FCI releases preliminary global factoring statistics for 2017 at RFIx


Preliminary world factoring statistics announced by FCI at RFIx event in London on 14th of March, indicate that the factoring industry volume shows once more positive signs with many markets showing significant growth. These advances seem to indicate that the flat growth experienced during the previous two years is behind us, and that the industry has found an accelerated gear in 2017.

The total volume estimated for 2017 amounts to 2,472 billion euro, which represents a growth of 4% over 2016 where it reached 2,376 billion euro. FCI Members account for 62% of global factoring volume, 88% is estimated international volume and 55% estimated world domestic volume.

Cross border two-factor volume in the first 2 months of 2018 seem to indicate that the most challenging times have passed and that this sector will continue the trend favourably this year.

European markets show a 7% increase; however, it must be remembered that the figures collected are expressed in euro and some markets involved like UK and Turkey, which account for a substantial part of European volume are suffering high volatility in their currency and hence figures record a drop - which would change to a positive figure were it not for the currency fluctuation.

The rest of the “mature” markets like France (+4%) Germany (+10%) and Italy (close to +10%) show a continued upward trend, as well as most of the other EU countries. It is worth highlighting that the Polish market increased by +24% and the Belgian by +11%.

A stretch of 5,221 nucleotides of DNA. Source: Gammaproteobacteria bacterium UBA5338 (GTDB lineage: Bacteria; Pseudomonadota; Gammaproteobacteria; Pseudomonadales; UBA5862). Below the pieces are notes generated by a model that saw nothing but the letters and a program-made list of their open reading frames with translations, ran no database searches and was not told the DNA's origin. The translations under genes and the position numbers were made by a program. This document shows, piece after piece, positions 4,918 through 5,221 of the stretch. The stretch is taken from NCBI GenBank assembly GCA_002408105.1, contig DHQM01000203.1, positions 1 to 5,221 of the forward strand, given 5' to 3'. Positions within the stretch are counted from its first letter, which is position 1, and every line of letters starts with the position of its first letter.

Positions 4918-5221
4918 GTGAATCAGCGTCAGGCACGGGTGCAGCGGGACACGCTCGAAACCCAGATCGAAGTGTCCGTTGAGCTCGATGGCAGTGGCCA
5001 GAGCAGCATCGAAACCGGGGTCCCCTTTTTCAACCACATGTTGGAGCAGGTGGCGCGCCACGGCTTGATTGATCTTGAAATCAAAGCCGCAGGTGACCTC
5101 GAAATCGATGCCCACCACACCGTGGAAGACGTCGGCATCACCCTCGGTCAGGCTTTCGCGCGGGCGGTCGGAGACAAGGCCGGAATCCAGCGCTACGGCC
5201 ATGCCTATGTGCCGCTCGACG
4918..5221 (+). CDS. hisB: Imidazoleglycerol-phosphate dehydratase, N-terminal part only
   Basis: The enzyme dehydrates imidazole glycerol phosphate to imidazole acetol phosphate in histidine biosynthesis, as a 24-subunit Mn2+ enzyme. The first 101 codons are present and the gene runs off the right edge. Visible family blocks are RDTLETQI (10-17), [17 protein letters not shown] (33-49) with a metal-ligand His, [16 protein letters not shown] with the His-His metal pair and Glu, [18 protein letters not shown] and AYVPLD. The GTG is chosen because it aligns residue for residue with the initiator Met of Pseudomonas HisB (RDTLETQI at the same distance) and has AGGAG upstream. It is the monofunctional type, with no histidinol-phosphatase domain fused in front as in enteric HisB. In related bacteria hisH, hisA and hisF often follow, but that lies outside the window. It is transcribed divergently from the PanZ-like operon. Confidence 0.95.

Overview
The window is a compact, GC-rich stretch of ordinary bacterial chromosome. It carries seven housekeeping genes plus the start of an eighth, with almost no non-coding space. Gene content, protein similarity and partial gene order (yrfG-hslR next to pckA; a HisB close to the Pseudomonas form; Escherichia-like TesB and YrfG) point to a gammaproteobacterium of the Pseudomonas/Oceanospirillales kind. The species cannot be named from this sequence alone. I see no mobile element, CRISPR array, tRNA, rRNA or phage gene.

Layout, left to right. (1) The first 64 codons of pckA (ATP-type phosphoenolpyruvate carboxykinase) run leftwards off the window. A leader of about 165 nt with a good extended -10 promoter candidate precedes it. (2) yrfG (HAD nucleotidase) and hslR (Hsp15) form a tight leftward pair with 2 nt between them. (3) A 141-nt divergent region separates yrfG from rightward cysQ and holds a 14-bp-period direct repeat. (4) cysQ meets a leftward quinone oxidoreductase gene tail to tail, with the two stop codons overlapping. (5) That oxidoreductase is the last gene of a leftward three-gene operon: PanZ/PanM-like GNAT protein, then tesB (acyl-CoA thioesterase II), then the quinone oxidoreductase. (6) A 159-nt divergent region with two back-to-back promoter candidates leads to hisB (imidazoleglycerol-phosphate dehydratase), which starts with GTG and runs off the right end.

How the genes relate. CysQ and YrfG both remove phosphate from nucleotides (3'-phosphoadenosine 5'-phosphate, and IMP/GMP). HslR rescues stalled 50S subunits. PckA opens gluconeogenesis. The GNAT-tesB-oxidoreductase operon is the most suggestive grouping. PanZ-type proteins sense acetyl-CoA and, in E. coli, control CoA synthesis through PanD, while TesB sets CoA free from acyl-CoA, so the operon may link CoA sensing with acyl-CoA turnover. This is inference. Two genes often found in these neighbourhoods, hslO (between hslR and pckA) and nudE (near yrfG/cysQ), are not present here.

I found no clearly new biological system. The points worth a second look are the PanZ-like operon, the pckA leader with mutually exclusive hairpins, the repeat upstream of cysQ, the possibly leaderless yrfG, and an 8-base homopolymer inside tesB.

In 2017, volumes in South America grew by 9% thanks to Brazil, which increased over 11% and Argentina 21% whilst the Chilean market reported a negative figure. The future of Factoring in the region looks very promising and expectations indicate that the figures will certainly continue to grow.

The North American market figures are reported to be declining and both Canada and the USA aggregated figures are at -3%, stemming in part from the continuous drag in cross border trade out of Asia and the deteriorating traditional retail environment.

Africa shows a 9% volume increase exactly the same as that of South Africa from which it greatly depends. The apparent drop in the Egyptian volume is once more due to the currency volatility and if it were expressed in Egyptian Pounds, the variation would exceed 40%. It must be remembered that the data is an estimate based on the figures of the existing Members of FCI and hence subject to modification. It is hoped that the efforts of new players will soon start to show positive results.

Asia declined once again by -4%. This was, as said earlier, highly influenced by the decline in China and by the results of other traditional strong players such as Japan (-25%). In the opposite field, we find Hong Kong (+10%), India (+10%), and Singapore (+7%); nice growth figures also reported in Malaysia, Thailand and Vietnam.

The Middle East is beginning to show significant positive results with an overall +6% led by Israel (+7%) and Lebanon (+9%) and no negative figure reported, an indication that the market is also recovering from the impact of the declining commodity prices experienced the previous two years.

The FCI Global Factoring Statistics present on an annual basis the key factoring data around the world. They cover domestic and cross-border factoring volume collected from almost 390 members in 90 countries.

The full final statistical report will be released in May 2017 and will also be made available on the FCI website.

About FCI

FCI was set up in 1968 as a non-profit global association for factoring companies around the world. Today, FCI has grown into the world's representative factoring network and association with close to 400 members in 90 countries and member transactions representing nearly 90% of the world’s international cross border factoring volume. In 2016 the activities of IFG (International Factors Group) were integrated into FCI. Today, FCI is truly the global representative body for the Factoring & Receivables Finance Industry.